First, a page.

Last November 23rd another successful edition of the Green Film Making Doc Talks at IDFA took place in the Brakke Grond in Amsterdam. Like every year, Green Film Making was approached by the festival to organise in-depth discussions with a number of films that explore sustainability in all its aspects. It was a beautiful evening with marvellous guests and for both films, Eating Animals and Let There Be Light, a sold-out screening.

Eating Animals, the first film that Green Film Making showed, was clearly very hard to stomach for the audience.

The documentary, based on the book by Jonathan Safran Foer, shows a truckload of convincing arguments to reduce meat consumption and to limit the bio-industry. An impressive line-up of experts highlights the complex problems, richly illustrated with historical fragments and, inevitably but necessarily, sometimes shocking images. This stirred up a lot. Some of the audience walked out, because the images were so violent.

The people that staid could participate in the discussion after the film with director Eddy Terstall and film caterer Esther Akkerhuis (Spek and Bonen). Esther also really struggled with the images shown, but this only made her more determined. A vegetarian day on set, which she frequently uses, is now also being introduced on small catering jobs. Why not. If you cook well, nobody complains that there is no meat. And if you do buy meat, get the good stuff at the local artisanal butchers and eat less of it. In any case, Esther does not throw anything away and always processes leftovers in sauces, soups and wraps. Eddy, himself a vegetarian, once refused to allow a large meat company as sponsor in the financing of his film Alberta, and for that reason accepted a lower budget. He now realises that as a director he also has a big influence on his crew and their choices for catering. He will definitely be using this in upcoming projects.

The second film of the evening, Let There Be Light, we chose for it’s in depth treatment of alternative energy sources, specifically nuclear fusion. Before the screening Ambassador Nӧlke of Canada gave an introduction speech. She talked about how the Canadian government supported the film and as well explained about Canada’s policy on sustainability and climate change. For example, Canada will levy a tax on carbon emissions from next year. She also thanked Green Film Making and IDFA for showing this important film. 

And the discussion after the film flowed easily. There were many questions for both our guests, especially about the applicability of nuclear fusion. Canadian co-director and DOP Van Royko ofcourse had a lot to say about the filmmaking process. Professor Marco de Baar, who as a lead scientist at DIFFER also participates in the international fusion project portrayed in the film (ITER), explained clearly why, in addition to the renewables such as solar and wind energy, we will also need this alternative (nuclear fusion) in the future.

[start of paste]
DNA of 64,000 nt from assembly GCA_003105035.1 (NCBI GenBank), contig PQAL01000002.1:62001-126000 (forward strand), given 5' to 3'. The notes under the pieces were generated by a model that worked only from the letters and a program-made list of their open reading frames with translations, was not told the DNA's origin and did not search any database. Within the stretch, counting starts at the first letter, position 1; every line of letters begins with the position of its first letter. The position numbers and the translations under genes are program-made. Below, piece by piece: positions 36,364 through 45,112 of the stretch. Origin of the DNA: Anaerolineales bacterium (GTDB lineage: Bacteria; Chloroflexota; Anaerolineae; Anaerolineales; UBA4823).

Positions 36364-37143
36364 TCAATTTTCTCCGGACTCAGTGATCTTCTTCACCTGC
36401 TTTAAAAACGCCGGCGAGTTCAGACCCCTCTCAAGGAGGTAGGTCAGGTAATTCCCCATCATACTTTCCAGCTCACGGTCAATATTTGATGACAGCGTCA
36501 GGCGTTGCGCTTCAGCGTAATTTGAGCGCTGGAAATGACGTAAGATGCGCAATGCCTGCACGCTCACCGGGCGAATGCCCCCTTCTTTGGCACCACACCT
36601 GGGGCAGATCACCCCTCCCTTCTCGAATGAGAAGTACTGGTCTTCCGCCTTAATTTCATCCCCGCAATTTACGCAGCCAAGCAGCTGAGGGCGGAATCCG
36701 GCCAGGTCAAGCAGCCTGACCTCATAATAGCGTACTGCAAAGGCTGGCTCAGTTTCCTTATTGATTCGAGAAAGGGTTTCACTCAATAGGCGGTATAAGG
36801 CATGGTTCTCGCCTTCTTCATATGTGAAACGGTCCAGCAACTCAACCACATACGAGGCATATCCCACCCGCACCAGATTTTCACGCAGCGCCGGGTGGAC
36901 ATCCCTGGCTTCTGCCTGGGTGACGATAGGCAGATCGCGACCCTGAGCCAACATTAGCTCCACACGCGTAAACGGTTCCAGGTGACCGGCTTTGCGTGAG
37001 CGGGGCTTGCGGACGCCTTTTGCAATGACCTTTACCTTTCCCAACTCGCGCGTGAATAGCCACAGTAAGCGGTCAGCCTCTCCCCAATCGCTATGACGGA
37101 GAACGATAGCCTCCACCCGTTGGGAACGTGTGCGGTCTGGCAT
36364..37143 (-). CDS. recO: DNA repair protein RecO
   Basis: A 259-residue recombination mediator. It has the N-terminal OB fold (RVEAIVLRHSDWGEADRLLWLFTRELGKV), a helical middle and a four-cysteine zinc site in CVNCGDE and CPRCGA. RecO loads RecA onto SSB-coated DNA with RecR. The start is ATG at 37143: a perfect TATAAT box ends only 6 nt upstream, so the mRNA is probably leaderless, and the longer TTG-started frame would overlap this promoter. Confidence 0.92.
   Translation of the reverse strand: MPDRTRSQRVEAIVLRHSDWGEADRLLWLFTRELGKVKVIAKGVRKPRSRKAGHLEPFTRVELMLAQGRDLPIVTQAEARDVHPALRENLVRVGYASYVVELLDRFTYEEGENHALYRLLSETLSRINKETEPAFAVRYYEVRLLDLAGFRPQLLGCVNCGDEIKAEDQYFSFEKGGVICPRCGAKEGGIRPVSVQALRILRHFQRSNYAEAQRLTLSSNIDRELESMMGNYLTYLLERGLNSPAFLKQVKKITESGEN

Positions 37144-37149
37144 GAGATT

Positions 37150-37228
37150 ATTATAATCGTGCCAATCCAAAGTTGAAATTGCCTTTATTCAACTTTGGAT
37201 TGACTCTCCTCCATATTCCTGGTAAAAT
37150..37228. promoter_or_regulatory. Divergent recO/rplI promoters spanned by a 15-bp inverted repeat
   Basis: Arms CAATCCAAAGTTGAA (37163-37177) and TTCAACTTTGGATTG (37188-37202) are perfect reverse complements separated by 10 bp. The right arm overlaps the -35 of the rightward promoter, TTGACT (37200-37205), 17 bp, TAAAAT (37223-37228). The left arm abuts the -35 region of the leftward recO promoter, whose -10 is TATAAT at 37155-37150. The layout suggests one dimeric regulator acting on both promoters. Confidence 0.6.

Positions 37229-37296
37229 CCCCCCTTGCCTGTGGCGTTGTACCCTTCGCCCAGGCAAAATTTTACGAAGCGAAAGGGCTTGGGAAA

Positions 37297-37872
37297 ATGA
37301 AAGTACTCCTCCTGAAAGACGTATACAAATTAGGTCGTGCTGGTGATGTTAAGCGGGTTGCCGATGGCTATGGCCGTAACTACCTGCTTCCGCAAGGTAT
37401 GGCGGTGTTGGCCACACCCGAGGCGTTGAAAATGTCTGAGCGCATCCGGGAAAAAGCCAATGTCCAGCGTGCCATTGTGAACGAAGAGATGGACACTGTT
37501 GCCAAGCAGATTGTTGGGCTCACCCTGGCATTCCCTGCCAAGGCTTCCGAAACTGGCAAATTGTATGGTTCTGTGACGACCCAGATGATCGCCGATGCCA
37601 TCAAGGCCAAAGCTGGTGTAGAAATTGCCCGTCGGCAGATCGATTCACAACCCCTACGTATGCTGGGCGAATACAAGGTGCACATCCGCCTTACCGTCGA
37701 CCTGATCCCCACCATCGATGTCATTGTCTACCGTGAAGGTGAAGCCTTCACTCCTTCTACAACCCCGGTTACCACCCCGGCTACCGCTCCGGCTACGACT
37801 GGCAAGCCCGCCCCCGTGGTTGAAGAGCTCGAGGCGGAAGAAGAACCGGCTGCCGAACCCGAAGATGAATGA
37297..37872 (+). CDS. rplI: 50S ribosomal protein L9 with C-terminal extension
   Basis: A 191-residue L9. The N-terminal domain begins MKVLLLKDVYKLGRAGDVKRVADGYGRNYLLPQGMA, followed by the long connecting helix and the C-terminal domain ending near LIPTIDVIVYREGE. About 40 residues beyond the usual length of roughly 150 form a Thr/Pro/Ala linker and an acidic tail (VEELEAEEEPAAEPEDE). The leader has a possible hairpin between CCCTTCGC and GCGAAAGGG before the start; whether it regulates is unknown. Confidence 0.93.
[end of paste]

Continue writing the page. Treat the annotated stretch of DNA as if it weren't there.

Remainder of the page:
Marco: I’m a very big fan of renewables. Let that be clear. But if you look at energy consumption, you have three very distinct segments. First is what they call the built environment, houses, personal use of electricity, heating. For that, the renewables are probably going to be quite ok. Then you have long distance transport. For this you need very concentrated energy carriers. Here the renewables are problematic. And then finally you have very big industry where you need not only the energy, but you also need very high temperature heat. There the renewables are never going to make it. So, I am not poopoo-ing renewables, I’m just saying we shouldn’t look at it as a silver bullet.


Van Royko spoke very passionately about science. And, above all, the importance of people like Marco who dedicate their lives to research of which a direct result is sometimes far in the future: These scientists are really the heroes of our civilisation. Everything that we have achieved as a people on this planet is because of people like these scientists that put their head down and spend the long hours. And often in their lifetime they just do this little tiny granular thing, but all together it gives us the kind of quality life that we have these days. And I think we have to put them on a higher pedestal and we have to show them to our children on an equal footing as football players or the Kardashians or whatever..    

Couldn’t attend, but would still like to listen to the whole Q & A? You can do that here:


Fantastic that every year the Green Screen Day at IDFA can bridge the gap between filmmakers who show the urgency of sustainability in their films and our mission as content makers, to make our profession and the way we produce more sustainable.

Missed Let There Be Light? Keep on eye on this site for upcoming screenings: